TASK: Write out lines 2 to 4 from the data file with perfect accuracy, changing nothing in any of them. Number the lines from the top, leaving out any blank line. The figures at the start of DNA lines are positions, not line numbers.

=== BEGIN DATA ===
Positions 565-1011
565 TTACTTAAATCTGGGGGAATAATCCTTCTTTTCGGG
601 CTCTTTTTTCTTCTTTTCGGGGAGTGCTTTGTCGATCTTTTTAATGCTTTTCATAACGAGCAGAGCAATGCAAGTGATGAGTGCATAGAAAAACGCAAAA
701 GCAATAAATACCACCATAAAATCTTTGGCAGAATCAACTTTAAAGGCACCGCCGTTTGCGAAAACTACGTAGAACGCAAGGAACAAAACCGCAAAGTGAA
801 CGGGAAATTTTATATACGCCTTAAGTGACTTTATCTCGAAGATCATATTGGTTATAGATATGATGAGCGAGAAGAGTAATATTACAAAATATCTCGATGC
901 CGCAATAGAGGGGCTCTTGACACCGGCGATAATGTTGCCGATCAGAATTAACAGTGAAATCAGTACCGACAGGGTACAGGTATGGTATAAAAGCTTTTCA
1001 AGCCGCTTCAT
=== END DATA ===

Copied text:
565 TTACTTAAATCTGGGGGAATAATCCTTCTTTTCGGG
601 CTCTTTTTTCTTCTTTTCGGGGAGTGCTTTGTCGATCTTTTTAATGCTTTTCATAACGAGCAGAGCAATGCAAGTGATGAGTGCATAGAAAAACGCAAAA
701 GCAATAAATACCACCATAAAATCTTTGGCAGAATCAACTTTAAAGGCACCGCCGTTTGCGAAAACTACGTAGAACGCAAGGAACAAAACCGCAAAGTGAA